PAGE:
Monday, 8 August 2011

Why has the US been downgraded from AAA and not the UK, and what will it mean for us?


The ratings agency Standard & Poor’s has downgraded United States sovereign debt overnight, from AAA to AA+. They are one of the big three agencies alongside Moody’s and Fitch, so it is a significant and unprecedented step. There are two obvious questions: Why has the US been downgraded and not Britain? And, what does it mean for us?

In their statement about the downgrade Standard and Poor’s answer the first question. Contrary to some early reports, they don’t attach particular blame to any party or ideology. Their view is essentially that they don’t see the political will to take sufficient action to address the deficit there in the medium term:

When comparing the U.S. to sovereigns with ‘AAA’ long-term ratings that we view as relevant peers–Canada, France, Germany, and the U.K.–we also observe, based on our base case scenarios for each, that the trajectory of the U.S.’s net public debt is diverging from the others. Including the U.S., we estimate that these five sovereigns will have net general government debt to GDP ratios this year ranging from 34% (Canada) to 80% (the U.K.), with the U.S. debt burden at 74%. By 2015, we project that their net public debt to GDP ratios will range between 30% (lowest, Canada) and 83% (highest, France), with the U.S. debt burden at 79%. However, in contrast with the U.S., we project that the net public debt burdens of these other sovereigns will begin to decline, either before or by 2015.

Britain’s credibility has always rested on an assessment by the markets and the ratings agencies that people here do accept cuts are necessary. As I quoted in How to Cut Public Spending, Moody’s specifically credited that as a key reason to maintain our AAA rating before the last election, despite the parties largely avoiding a serious and specific discussion of cuts at that point:

Moody’s assessment that the UK government exhibits a high degree of debt reversibility is supported by the trend over recent months towards an apparent consensus among the public that fiscal retrenchment (including cuts in expenditure) is both inevitable and desirable.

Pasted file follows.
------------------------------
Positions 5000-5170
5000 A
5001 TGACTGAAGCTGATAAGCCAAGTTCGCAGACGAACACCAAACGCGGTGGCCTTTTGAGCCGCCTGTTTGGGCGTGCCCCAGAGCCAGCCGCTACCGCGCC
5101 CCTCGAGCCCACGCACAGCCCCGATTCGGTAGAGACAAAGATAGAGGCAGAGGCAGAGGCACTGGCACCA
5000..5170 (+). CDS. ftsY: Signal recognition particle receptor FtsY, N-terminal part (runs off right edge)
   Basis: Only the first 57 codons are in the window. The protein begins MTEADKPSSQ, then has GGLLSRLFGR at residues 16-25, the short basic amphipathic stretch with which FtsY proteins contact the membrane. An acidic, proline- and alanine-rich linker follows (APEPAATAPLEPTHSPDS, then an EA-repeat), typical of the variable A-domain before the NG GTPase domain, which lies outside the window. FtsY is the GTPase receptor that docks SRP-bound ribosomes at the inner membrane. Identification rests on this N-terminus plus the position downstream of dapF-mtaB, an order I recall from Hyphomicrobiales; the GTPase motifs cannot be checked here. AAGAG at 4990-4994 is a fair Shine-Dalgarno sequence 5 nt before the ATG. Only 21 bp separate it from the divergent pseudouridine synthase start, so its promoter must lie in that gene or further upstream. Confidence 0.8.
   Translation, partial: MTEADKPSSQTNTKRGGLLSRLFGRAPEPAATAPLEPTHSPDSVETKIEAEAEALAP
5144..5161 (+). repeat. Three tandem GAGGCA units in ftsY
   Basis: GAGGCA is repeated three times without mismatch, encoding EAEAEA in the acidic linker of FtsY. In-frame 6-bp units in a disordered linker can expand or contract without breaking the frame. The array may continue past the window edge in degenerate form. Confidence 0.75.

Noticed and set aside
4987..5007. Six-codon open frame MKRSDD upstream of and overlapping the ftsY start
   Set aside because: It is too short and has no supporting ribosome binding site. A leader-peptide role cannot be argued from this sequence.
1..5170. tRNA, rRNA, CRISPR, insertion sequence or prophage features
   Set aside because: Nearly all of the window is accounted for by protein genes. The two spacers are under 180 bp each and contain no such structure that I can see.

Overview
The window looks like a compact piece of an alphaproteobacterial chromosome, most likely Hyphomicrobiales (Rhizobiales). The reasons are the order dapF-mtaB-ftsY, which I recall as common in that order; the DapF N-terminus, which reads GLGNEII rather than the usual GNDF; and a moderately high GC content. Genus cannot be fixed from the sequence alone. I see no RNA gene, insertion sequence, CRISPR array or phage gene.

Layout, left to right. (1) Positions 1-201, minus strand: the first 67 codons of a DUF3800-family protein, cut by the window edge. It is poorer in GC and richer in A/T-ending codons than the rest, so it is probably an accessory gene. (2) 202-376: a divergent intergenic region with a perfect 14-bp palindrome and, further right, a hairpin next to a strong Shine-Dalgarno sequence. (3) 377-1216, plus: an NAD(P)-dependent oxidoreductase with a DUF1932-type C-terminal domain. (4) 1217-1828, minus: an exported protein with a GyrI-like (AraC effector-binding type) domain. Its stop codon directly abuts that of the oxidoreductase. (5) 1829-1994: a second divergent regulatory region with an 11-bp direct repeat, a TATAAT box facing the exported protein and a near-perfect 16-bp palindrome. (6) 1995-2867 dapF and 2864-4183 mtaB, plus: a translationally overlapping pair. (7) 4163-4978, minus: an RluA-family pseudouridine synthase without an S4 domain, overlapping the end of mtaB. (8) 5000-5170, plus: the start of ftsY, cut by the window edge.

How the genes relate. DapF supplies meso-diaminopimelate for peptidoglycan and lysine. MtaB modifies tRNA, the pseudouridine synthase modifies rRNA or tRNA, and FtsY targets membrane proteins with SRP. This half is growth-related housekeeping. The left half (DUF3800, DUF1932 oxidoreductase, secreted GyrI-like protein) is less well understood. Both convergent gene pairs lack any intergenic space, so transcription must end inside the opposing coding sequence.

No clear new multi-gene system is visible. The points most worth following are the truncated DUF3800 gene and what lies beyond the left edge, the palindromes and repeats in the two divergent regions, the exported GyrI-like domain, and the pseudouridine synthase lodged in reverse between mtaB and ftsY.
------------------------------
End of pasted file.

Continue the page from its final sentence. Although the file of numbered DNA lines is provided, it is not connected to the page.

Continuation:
Thankfully the people we are borrowing so many billions from understand that most Britons do want to deal with the deficit, they trust that the irresponsible “no cuts” brigade are a small minority.

It will be Monday before we have a clear idea of what this means for Britain. There are two key questions.

First whether the ratings agency is essentially following markets which have already priced in that US debt is a lot more risky than it used to be. Or whether this is another event like the Lehman’s collapse or the events in Greece that alters investors’ perceptions of what is safe quite drastically, and therefore causes a lot of disruption in world markets. We will find out on Monday.

The second question is whether or not the fact in itself that this debt is no longer unambiguously rated as AAA will force some institutional investors to move their money. If all the agencies changed their ratings that would almost certainly be the case. But if Moody’s and Fitch keep the US at AAA then it might not happen. Again we will get a clearer picture on Monday.

It still looks like the eurozone’s problems are the biggest threat to the global economy right now. Italy and Spain’s problems are much more urgent.

I don’t think this should change our policy priorities. We still need to keep up the fiscal adjustment to maintain our credibility, so that ratings agencies don’t come to the same conclusions about our will to sort out our public finances they have come to about the US. But also with so many dangers in the international economy we need supply side reforms to strengthen the underlying strength of our economy. Not more spending, which is generally associated with lower economic growth, but improvements in incentives for people to work, invest and build businesses in Britain. We can’t leave opportunities like more dramatic cuts in business taxes on the table and we need to look at the deeper reforms the 2020 Tax Commission is studying.

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